Simon Property Group has launched "The Edit" at the Roosevelt Field mall on Long Island, which the developer describes as "a first of its kind, scalable, turnkey retail platform."
Designed by O'Neil Langan Architects, The Edit features a rotating selection of diverse new brands, including some that have sold only online. Among them are Raden Smart Luggage, millennial-focused Skinnydip London, menswear brand Vitaly, athletic apparel favorite Rhone, beauty brand Winky Lux, Beltology, dessert darling JARS by Dani and the contemporary art gallery Uprise Art, according to a company press release.
The effort recalls "In Real Life," launched by GGP in partnership with retail pop-up architecture company The Lionesque Group at GGP’s Chicago-based Water Tower Place. The project is essentially a store that allows e-commerce retailers to serve mall customers.
Major shifts in retail and a series of high-profile retail bankruptcies are contributing to a generally downbeat buzz about shopping malls.
Mall vacancy rates in the third quarter rose 0.2% to 8.3%, and mall rents rose just 0.2% in the quarter as most owners kept rents flat, according to a report emailed to Retail Dive last month. Mall vacancy increased in 34 of 77 U.S. metro areas.
But those numbers belie the reality that many shopping centers are thriving, including top malls like Roosevelt Field and Water Tower Place. Many are increasingly looking to diversify their portfolios as longstanding anchors like Macy’s, J.C. Penney and Sears close stores and leave gaping holes at their properties.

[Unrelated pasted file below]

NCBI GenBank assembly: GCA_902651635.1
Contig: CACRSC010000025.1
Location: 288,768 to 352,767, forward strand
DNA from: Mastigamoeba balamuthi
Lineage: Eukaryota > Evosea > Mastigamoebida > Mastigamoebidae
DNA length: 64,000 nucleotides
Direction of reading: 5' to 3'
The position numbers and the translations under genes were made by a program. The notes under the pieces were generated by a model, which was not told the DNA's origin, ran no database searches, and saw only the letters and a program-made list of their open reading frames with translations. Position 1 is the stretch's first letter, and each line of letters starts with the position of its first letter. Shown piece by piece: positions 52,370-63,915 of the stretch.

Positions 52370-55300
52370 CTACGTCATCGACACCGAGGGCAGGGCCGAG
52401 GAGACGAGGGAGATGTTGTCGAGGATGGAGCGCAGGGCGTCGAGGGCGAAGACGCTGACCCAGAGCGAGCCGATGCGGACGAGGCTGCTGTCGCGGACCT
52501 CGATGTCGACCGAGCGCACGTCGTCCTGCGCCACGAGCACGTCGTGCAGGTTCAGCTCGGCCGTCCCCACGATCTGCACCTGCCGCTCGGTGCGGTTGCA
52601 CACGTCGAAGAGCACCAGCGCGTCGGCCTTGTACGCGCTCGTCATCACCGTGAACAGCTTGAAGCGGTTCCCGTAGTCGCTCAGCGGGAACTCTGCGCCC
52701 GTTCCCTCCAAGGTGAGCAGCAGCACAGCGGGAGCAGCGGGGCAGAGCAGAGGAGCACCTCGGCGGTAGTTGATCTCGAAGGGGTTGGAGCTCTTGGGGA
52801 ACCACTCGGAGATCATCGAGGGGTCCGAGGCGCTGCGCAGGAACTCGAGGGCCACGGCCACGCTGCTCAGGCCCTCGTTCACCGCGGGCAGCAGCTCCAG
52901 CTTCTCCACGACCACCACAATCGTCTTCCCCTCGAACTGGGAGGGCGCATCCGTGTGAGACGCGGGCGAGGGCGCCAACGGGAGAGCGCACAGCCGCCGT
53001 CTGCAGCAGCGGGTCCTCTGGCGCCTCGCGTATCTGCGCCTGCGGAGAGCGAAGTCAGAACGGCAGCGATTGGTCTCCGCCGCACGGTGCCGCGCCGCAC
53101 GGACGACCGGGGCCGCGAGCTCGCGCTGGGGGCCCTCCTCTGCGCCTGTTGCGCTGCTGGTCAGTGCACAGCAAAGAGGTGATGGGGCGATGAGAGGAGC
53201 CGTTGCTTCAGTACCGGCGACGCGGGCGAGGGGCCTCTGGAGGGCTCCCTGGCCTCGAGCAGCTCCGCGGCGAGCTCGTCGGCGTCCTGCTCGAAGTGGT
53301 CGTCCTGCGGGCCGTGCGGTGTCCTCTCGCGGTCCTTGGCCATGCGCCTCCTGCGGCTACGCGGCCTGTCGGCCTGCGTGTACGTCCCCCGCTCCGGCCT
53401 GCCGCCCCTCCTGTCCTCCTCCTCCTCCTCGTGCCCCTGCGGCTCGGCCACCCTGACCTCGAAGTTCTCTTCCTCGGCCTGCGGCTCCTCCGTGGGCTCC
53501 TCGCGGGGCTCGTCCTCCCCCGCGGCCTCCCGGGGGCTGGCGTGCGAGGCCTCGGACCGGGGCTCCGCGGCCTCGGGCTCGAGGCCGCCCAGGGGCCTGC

Those closures are exacerbated by specialty retailers like The Limited, Wet Seal, Payless, Rue21, Bebe and Payless reducing their footprints or shuttering altogether. Some property executives see opportunity in those empty spaces, but many have taken pay cuts in the interim as their holdings falter.
In addition to adding non-retail businesses to their malls, property owners are also spiffing them up with technology like chatbots, in the hopes of bringing in customers. That makes sense, as these days customers are on their phones for shopping — even when they buy from physical stores.
Zachary Beloff, Simon's national director of business development, described in a statement the Roosevelt Field project as "a completely transitional place to discover new product and technology in a brick-and-mortar space."
It helps the e-retailers, too, which stand to benefit from interacting with customers in real life, especially at Simon's relatively strong centers. "We are a brand that wants to reach new customers where they are already predisposed to shopping," Josh Udashkin, CEO of Raden Smart Luggage, said in a statement. "Simon has malls with lots of traffic. We believe the mall is an under-penetrated market for new brands that should be taken advantage of."
Traditional retail in malls is in need of attention, too. Earlier this year Simon Property Group CEO David Simon urged retailers to invest in their stores, insisting that e-commerce isn’t the sole reason for their plight. "I'm hopeful that they're going to reinvest in their stores, improve their inventory mix and service their customer better," he said. "And, by the way, we've got to have the same pressure on us to do that. So, it's a two-way street."